Building trust is critically important to making visitors fill their carts. No doubt, you’ve already tried to inspire confidence by creating professional-looking pages, posting positive reviews and gathering other trust signals that reassure online shoppers. No matter how hard you’ve worked to tweak every factor, there may be one you’ve overlooked.
An experiment performed through the New York Times by Journalist Errol Morris found that font plays a role in how honest or accurate readers consider information to be. The data didn’t reflect minor differences either — certain fonts were substantially more trustworthy than others. You may be surprised to find out which one was the most trustworthy, though I expect you’ll see the least trustworthy coming from a mile away.
Test Subjects Reveal More than they Realize
The test was administered in a very crafty way:
Readers were asked to respond to a survey and about their sense of optimism by rating the accuracy of various statements. Respondents only rated the authenticity of information they were given, unaware that the surveys provided to each person were in one of six different fonts, and that was the data actually being measured.
There were almost 50,000 different responses, giving those collecting and analyzing the results more than enough data to work with. That data revealed that font plays a heavy role in whether readers trusted the information. These are the six that were sampled for the survey. Can you guess which one they trusted the most?
And the winner is… Baskerville!
That’s right, that old standard is the one readers trust more than any other. It was followed by Computer Modern, Georgia, Trebuchet and Helvetica. As you’ve probably already guessed, the much-maligned comic sans was the least trusted and the made readers nearly hostile to the information presented to them.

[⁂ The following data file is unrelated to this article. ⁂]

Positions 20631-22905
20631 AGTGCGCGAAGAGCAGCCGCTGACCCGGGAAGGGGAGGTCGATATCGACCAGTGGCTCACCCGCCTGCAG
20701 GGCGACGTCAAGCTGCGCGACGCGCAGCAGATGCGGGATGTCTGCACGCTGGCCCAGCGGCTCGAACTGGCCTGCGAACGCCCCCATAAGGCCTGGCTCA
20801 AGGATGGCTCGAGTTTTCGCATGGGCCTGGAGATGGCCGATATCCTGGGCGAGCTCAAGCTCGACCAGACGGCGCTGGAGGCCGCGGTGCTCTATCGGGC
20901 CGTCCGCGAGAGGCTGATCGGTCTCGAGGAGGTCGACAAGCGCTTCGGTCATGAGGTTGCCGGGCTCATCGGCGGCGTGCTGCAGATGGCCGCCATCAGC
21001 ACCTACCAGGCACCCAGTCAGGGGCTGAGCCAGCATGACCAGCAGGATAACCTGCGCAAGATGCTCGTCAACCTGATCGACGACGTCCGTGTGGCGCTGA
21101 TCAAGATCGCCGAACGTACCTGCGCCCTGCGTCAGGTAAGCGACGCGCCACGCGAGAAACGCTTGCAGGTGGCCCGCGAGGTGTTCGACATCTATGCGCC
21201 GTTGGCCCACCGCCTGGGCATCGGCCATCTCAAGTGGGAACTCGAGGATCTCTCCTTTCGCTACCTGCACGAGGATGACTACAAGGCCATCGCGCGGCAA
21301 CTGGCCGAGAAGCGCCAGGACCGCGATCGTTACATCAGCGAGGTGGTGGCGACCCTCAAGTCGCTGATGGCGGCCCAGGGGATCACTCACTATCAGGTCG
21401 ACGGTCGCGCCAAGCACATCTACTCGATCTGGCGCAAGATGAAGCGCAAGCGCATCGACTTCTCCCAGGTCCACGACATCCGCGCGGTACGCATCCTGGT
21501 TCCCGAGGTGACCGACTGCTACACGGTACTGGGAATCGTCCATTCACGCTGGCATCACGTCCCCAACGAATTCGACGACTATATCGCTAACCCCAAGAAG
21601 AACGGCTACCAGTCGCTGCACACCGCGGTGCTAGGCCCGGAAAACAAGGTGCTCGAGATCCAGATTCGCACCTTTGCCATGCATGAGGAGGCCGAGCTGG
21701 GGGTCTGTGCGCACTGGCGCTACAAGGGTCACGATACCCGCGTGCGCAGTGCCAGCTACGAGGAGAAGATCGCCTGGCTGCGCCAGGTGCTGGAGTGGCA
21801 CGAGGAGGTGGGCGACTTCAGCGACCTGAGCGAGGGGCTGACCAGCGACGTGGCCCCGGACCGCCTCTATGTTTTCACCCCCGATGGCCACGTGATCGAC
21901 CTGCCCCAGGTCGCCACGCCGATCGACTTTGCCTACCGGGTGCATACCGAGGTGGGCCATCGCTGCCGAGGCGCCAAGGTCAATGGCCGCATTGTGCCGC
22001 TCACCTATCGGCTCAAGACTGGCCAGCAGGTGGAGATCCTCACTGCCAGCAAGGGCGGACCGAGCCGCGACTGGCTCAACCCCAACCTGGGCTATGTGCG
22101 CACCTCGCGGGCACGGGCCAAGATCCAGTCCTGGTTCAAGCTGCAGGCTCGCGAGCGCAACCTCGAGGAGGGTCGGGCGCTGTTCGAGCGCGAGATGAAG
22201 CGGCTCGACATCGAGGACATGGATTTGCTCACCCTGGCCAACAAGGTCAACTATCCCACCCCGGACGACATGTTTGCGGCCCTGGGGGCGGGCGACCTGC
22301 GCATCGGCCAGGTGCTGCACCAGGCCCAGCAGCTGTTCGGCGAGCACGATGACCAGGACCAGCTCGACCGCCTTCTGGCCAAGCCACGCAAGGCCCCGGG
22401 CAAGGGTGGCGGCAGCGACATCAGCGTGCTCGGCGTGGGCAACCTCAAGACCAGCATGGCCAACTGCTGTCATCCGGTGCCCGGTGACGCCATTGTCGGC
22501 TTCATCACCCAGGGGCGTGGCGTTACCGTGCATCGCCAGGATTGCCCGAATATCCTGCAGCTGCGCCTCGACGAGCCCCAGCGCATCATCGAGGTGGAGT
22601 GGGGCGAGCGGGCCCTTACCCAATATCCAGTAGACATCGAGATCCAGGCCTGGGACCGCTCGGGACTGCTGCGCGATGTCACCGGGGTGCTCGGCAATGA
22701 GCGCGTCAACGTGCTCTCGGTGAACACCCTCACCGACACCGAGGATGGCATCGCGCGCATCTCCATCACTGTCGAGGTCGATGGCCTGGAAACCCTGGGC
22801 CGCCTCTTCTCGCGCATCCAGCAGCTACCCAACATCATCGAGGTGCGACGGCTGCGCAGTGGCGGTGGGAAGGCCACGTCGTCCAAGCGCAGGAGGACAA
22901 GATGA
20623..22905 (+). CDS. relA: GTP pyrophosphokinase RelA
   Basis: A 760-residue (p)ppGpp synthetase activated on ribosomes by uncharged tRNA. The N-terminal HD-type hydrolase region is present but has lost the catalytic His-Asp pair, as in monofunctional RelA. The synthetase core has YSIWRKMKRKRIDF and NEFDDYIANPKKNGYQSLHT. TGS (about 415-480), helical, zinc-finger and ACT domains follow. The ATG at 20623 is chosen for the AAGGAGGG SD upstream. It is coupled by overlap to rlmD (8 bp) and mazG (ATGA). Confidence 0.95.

Lessons to take to Your Product Page
So, is that the end of discussion? Time to call in the designers and declare eternal allegiance to Baskerville? No, probably not.
The sample presented here doesn’t even test many of the common fonts that the legions of store owners have found to work great in their own testing. What this experiment does tell you is that split-testing your copy has the potential to make a HUGE difference.
You can begin experimenting today by testing pages with different fonts and comparing them against each other. If your results are even remotely as dramatic as those in this survey, you could see some serious improvement in conversions. Let us know how it goes!
This article was written by Chris Gragert from Magistrate (http://ift.tt/1PHL7ZC).
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